December 11 - 12, 2017

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Preparing for the 'Silver Tsunami' with Succession Planning, Leadership Development, and Millennial Recruitment

Warnings about a forthcoming wave of retirements across large segments of the public sector’s most experienced workers have been bandied around for years. Labelled the “silver tsunami”, the anticipated mass retirement of baby boomers was expected to hit government in 2011 – however, the recession forced many to put their retirement plans on hold. While this gave government agencies a little respite, it only delayed the inevitable, for now it appears those retirements are accelerating across many state and local governments, as the long-awaited silver tsunami finally arrives.

As noted by TranSystems, boomers are reaching the milestone age of 65 at the rate of 11,000 a day. And while it’s true that not all of them are in the workforce, and not all of them are retiring, the vast majority are – or will be very soon. Indeed, according to a US Government Accountability Office (GAO) report, nearly one-third (31%) of career federal employees will be eligible to retire by September 2017. That’s nearly 600,000 members of the government-wide workforce.

Other figures confirm that retirements have indeed been accelerating over recent years. A Center for State and Local Government Excellence survey revealed more than half (54%) of local and state governments reporting an increase in retirements between 2014 and 2015. And this while the percentage of retirement-eligible government employees delaying their retirements continued to decrease (21% in 2015 vs 46% in 2009). As Elizabeth Kellar, the Center’s President, puts it: “The looming talent crisis that we’ve been talking about for years is right on our doorstep.”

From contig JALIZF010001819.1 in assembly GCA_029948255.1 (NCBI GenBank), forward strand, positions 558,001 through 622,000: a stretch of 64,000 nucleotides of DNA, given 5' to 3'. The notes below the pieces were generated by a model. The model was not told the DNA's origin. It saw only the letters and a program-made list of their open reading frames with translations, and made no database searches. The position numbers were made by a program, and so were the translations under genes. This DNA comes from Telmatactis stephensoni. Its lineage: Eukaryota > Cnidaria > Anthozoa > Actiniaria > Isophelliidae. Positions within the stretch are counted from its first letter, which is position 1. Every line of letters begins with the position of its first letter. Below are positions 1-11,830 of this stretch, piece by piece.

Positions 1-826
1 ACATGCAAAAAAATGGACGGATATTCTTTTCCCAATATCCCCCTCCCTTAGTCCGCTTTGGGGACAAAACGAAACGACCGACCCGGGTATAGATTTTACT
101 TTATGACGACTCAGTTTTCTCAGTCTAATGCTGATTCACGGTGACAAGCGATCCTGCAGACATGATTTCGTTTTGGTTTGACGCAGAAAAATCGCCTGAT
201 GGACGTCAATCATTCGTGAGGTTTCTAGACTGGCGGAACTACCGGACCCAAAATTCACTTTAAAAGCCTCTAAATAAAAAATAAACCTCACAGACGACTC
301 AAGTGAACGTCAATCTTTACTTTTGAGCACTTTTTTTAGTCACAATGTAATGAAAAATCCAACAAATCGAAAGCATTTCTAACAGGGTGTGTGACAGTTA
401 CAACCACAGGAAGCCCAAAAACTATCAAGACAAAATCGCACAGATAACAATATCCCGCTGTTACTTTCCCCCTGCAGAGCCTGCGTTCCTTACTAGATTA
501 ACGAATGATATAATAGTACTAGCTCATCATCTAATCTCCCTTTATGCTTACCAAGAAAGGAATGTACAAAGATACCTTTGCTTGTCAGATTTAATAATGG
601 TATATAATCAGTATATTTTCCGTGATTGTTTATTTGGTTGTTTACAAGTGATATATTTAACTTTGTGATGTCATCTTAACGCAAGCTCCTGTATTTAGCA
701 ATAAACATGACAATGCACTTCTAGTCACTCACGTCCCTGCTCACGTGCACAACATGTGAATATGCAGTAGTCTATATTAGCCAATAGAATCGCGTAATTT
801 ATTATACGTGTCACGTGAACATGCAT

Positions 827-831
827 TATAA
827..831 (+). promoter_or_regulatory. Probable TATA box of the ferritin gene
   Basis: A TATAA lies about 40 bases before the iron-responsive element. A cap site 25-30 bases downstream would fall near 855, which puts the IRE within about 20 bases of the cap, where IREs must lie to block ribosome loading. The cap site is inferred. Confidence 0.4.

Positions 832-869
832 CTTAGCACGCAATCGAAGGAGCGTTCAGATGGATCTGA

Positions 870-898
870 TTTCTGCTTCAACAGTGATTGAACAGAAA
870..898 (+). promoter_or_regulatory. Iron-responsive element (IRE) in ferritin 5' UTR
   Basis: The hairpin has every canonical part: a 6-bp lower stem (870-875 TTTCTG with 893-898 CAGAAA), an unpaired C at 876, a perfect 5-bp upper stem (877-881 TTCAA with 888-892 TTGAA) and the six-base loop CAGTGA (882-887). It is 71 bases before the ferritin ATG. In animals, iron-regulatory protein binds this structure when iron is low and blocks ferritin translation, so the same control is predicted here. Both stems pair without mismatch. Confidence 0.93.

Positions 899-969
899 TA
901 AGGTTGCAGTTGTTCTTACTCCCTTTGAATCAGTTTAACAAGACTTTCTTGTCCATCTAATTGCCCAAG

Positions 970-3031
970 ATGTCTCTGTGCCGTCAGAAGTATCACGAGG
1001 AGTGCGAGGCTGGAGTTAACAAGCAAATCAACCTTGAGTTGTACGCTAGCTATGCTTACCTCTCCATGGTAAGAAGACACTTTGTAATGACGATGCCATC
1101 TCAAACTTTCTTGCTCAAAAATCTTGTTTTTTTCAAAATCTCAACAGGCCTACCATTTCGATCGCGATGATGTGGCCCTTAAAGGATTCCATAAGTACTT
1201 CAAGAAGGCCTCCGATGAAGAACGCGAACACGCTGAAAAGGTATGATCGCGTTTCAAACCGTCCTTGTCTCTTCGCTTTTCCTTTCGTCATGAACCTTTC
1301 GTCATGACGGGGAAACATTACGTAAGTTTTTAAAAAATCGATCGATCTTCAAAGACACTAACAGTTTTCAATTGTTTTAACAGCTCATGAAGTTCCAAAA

(Image source: blog.neogov.com)

The “Silver Tsunami” Roles On

As the recession delayed retirements, the hope was that government agencies would use the additional time to put succession plans and leadership development initiatives in place, making the most out of being able to retain experienced employees for a few extra years. However, in spite of certain millennial outreach strategies and various other recruitment measures, the majority are still reporting a need for new leaders, as the public sector remains largely unprepared to deal with the wave of baby boomer retirements that is now finally hitting.